We understand this review as an attempt to summarize recent advances in the understanding of cholinergic function in cognition. Such a role has been highlighted in the 1970s by the discovery that dementia patients have greatly reduced cholinergic activity in cortex and hippocampus. A brief anatomical description of the major cholinergic pathways focuses on the basal forebrain and its projections to cortex and hippocampus. From this distinction, compelling evidence suggests that the basal forebrain → cortex projection regulates the excitability of principal cortical neurons and is thereby critically involved in attention, stimulus detection and memory function, although the biological conditions for these functions are still debated. Similar uncertainties remain for the septo-hippocampal cholinergic system. Although initial lesions of the septum caused memory deficits reminiscent of hippocampal ablations, recent and more refined neurotoxic lesion studies which spared non-cholinergic cells of the basal forebrain failed to confirm these memory impairments in experimental animals despite a near total loss of cholinergic labeling. Yet, a decline in cholinergic markers in aging and dementia still stands as the most central piece of evidence for a link between the cholinergic system and cognition and appear to provide valuable targets for therapeutic approaches.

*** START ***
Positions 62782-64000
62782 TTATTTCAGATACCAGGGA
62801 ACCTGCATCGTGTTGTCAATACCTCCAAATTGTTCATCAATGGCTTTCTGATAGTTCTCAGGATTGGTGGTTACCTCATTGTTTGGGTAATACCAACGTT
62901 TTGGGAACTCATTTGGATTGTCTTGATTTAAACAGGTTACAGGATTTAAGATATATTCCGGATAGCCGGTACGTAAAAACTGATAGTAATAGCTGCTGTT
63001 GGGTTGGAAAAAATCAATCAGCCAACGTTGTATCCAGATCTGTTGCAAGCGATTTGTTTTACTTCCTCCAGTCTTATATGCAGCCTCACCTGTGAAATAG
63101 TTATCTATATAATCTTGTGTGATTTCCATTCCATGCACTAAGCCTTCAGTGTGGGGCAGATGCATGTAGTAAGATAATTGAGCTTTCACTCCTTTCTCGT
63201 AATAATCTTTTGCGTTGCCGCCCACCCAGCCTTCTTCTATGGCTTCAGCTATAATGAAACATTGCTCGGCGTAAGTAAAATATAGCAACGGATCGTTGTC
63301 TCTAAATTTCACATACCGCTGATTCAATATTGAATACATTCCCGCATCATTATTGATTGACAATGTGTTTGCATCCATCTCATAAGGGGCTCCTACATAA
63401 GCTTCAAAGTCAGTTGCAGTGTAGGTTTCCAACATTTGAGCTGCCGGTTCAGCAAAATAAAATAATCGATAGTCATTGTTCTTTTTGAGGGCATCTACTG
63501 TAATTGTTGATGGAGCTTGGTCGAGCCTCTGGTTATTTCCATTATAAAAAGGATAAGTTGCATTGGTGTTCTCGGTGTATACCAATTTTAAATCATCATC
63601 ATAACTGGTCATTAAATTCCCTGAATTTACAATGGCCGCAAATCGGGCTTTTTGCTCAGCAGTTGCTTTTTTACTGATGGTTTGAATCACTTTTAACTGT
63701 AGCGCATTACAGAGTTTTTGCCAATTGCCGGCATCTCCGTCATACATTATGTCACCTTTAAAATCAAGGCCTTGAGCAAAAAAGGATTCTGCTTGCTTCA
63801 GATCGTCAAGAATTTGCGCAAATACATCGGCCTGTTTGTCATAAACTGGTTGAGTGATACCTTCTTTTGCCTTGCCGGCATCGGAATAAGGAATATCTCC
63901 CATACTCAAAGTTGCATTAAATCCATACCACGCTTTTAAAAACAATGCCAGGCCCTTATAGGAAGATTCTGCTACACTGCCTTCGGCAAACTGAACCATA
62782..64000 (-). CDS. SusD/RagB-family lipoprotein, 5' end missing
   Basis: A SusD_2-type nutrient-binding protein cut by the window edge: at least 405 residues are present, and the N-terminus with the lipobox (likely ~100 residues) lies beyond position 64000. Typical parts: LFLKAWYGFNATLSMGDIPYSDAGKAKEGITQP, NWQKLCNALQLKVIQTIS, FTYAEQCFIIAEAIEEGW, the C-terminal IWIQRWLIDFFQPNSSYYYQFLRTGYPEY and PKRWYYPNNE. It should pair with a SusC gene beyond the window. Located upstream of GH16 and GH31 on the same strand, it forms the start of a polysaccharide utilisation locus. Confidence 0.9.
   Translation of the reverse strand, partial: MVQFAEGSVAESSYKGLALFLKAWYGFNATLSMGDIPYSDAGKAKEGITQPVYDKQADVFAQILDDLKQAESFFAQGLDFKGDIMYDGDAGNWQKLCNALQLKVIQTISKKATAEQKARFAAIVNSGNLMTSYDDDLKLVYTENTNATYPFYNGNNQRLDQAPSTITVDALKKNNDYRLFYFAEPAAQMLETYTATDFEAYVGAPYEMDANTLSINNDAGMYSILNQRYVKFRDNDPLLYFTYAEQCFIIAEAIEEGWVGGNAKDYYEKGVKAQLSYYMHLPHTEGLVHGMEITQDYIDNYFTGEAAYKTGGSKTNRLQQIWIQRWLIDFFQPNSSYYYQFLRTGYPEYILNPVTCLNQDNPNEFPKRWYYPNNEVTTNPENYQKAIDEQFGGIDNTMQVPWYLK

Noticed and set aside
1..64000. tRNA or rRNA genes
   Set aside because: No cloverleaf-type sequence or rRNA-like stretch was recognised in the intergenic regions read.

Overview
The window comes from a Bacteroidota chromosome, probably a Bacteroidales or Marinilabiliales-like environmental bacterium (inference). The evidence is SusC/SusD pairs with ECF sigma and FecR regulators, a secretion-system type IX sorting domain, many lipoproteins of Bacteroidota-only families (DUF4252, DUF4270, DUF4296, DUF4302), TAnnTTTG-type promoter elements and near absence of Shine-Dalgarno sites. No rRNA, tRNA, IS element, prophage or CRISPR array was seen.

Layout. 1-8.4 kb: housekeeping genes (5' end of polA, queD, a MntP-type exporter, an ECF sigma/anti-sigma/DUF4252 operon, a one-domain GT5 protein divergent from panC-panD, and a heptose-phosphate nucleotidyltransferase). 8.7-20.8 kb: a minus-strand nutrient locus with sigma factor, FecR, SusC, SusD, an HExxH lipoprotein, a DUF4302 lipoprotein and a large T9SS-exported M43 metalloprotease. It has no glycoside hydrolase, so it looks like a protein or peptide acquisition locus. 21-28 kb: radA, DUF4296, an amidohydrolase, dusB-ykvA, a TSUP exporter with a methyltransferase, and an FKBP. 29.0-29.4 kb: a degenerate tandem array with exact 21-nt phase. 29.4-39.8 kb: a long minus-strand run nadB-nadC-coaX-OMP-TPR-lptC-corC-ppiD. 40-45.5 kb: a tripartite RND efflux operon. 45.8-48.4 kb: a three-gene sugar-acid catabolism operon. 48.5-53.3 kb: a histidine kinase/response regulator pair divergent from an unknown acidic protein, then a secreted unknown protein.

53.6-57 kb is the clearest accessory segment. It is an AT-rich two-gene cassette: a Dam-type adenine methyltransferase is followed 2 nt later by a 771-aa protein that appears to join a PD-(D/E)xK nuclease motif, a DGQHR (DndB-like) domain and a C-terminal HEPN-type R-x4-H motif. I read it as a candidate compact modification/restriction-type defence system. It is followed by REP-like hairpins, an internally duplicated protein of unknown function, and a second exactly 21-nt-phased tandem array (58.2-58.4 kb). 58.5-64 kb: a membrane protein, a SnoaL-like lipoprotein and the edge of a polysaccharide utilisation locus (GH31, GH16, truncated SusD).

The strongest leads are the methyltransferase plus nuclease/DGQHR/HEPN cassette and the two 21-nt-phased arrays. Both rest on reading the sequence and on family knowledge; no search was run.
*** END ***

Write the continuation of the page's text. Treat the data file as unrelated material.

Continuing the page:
|Number of pages||15|
|Journal||Progress in Neuro-Psychopharmacology and Biological Psychiatry|
|Early online date||21 Apr 2009|
|Publication status||Published - 1 Aug 2009|
- Cholinergic system